Media commonly refers to forms of content other than text, such as photographs and video.
A page is a web page with its own unique URL. In WordPress, pages are used for content that will not drastically change – such as contact pages, about us pages and so on.
Permalinks are the permanent URLs to your individual blog posts, pages, categories etc. The URL to each post or page should be permanent, and never change, which is why it’s called a permalink.
A plugin is a piece of software containing a group of functions that can be added to a WordPress website.
A post on a WordPress website is simply a blog post, also known as a published article. Posts are blog content listed on your blog page, each time you publish a new post, it appears at the top of the page.
A responsive website is a website that is designed to fully functional and accessible on any screen size or device, for example a site is responsive if it works on computers and mobile devices.
WordPress uses Roles to give the website owner the ability to control what each user has access to. There are six pre-defined roles available and each of them have different capabilities, so it is important to give the right role to each user.
RSS is a type of web feed that allows users and applications to receive regular updates from a website or blog.
SEO (Search engine optimization) is a collection of techniques and methods used to help improve your website’s search engine ranking.
A computer that is permanently connected to the internet for the purpose of hosting websites.
A sidebar on a WordPress website is a widget-ready area used by themes to display content that is separate to the main content on your website.
A WordPress slug is a specific part of URL which identifies a particular page on a website in an easy to read form.
A WordPress tag is a secondary (after categories) option to categorise and group your posts. Unlike categories, tags are completely optional, but can help users to find other similar content on your website.
A short (often catchy) phrase that usually resides under the main title or logo of a blog – usually used to try and convey the character/meaning of the website in only a few concise words.
The WordPress tagline is a short description for your website, which is often catchy, think of the tagline as your website’s slogan.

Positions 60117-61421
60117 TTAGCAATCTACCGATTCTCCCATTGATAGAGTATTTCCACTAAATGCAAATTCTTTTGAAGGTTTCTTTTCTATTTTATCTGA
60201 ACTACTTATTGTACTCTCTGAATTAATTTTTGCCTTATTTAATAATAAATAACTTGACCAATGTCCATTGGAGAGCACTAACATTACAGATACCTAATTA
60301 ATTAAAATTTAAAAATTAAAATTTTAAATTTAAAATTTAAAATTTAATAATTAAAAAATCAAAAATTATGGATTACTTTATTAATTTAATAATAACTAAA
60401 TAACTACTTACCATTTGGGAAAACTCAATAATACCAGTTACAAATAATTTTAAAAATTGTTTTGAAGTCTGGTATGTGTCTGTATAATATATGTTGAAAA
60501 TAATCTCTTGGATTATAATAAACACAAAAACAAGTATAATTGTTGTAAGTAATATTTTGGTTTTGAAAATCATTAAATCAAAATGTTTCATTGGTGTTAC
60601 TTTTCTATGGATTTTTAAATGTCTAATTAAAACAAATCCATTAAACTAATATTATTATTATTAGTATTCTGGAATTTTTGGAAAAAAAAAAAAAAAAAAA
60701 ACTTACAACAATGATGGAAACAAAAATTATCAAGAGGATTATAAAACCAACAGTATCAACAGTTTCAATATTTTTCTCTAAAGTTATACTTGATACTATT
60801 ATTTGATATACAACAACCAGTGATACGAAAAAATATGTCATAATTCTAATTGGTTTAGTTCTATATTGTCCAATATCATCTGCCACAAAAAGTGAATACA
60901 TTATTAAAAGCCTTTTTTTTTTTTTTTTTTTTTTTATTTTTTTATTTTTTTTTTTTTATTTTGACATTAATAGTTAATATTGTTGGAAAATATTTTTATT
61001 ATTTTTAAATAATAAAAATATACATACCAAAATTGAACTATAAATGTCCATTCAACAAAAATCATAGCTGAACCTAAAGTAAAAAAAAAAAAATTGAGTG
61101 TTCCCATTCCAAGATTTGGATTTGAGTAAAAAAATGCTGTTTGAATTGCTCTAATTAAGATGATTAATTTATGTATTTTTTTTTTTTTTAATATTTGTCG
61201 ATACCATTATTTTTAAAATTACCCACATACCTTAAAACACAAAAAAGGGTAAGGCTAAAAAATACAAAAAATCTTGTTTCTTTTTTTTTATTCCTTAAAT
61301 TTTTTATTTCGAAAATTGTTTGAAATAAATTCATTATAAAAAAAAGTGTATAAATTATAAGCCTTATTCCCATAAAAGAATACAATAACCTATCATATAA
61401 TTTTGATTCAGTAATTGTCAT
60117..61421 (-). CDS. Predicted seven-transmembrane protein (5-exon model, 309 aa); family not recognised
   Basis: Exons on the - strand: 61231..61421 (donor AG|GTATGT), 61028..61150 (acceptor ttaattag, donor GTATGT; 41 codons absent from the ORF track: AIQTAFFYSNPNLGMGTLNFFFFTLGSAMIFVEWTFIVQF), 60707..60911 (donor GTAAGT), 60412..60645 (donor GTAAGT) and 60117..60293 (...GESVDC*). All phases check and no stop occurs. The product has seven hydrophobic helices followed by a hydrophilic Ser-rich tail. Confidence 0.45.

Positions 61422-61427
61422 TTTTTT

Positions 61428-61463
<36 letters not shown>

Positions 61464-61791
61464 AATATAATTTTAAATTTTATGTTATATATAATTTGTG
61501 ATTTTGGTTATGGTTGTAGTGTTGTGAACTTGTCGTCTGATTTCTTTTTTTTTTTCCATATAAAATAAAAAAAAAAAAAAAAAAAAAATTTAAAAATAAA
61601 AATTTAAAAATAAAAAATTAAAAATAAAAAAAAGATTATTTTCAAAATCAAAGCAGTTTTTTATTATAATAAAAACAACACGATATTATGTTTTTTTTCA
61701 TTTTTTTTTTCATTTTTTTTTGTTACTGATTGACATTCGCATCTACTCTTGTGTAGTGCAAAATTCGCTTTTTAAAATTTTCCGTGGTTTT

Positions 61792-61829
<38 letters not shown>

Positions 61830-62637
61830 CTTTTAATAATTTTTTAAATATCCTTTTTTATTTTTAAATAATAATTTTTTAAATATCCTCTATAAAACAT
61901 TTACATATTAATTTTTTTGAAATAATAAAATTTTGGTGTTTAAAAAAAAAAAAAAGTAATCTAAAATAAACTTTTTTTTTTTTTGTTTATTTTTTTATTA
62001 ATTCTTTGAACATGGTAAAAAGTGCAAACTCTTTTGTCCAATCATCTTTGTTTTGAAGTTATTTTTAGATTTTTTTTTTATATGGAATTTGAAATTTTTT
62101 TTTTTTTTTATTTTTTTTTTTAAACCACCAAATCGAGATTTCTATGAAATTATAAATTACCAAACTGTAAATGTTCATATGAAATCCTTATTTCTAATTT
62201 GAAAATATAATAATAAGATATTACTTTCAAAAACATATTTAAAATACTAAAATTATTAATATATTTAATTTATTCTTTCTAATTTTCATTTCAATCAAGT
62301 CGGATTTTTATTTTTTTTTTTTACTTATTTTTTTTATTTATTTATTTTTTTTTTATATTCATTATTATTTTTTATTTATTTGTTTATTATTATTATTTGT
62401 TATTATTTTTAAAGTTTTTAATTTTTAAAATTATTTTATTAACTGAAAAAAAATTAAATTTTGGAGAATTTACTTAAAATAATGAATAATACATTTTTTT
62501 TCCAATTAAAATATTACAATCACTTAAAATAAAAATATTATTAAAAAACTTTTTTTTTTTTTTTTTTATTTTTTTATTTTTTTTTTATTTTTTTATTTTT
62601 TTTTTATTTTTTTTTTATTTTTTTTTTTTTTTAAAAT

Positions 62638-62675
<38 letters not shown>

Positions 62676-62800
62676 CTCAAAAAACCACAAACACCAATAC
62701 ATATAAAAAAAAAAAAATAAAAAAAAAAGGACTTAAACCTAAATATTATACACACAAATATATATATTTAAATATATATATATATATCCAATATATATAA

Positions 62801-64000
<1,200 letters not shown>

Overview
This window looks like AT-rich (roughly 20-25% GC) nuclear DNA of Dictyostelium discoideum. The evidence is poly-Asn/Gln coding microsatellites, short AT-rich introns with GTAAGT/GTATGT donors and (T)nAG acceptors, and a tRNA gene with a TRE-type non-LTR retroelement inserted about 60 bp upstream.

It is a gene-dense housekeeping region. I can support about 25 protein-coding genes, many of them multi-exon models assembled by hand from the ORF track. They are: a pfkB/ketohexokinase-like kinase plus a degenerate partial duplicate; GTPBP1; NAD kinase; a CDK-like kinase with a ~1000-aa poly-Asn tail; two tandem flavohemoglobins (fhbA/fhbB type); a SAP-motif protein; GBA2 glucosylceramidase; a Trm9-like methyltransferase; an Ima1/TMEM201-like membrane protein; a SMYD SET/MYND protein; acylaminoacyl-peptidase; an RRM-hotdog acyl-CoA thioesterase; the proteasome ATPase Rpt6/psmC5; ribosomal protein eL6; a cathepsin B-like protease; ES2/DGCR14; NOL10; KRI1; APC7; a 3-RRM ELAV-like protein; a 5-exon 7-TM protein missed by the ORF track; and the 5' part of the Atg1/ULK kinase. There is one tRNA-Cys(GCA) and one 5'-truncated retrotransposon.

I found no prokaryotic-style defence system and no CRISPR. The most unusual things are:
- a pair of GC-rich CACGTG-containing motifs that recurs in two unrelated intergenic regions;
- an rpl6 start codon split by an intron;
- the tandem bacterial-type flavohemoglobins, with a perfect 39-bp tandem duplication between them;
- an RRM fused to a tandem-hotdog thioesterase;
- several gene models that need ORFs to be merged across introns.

In WordPress, a taxonomy is a way to group posts together based on a select number of relationships. By default, a typical post would have two types of taxonomy called Categories and Tags, which are a convenient way to make it easy for visitors to find related content on your website.
The file that the theme uses to describe either a full page or a section of a page, such as a header, sidebar, or footer.
The design and layout of your website are altered by a WordPress theme. Changing your theme changes how the front-end of your website looks, i.e. what a visitor sees when they browse your website. In the WordPress Theme Directory, there are thousands of free WordPress themes, although custom (paid) themes are used by many WordPress sites.
The horizontal (black) bar that appears at the top of a logged-in user’s WordPress site and contains a number of useful links that take you to the back-end of the website.
The term URL (or ‘uniform resource locator’) refers to the web address of a specific location on the internet, which is displayed within the browser’s address bar in most cases.
The default editor that is used when creating new WordPress content.
A self-contained area of a WordPress web page that performs a specific function, such as displaying a calendar or a list of recent posts, (typically within either the sidebar or footer). Thousands of new WordPress widgets, many of which can be added via plugins, have been created by the WordPress community.